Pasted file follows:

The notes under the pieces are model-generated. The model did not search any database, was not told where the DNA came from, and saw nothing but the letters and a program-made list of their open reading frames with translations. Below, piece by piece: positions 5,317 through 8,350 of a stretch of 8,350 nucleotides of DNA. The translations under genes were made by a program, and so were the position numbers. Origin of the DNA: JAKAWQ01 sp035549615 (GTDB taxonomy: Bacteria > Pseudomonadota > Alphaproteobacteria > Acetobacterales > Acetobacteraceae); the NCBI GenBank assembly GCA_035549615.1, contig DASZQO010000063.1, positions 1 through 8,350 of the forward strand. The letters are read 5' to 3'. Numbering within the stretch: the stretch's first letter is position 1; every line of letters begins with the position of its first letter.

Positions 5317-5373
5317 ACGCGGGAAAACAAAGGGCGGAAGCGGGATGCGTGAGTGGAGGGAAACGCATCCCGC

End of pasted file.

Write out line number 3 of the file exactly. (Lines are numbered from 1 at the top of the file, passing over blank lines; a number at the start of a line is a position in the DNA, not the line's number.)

5317 ACGCGGGAAAACAAAGGGCGGAAGCGGGATGCGTGAGTGGAGGGAAACGCATCCCGC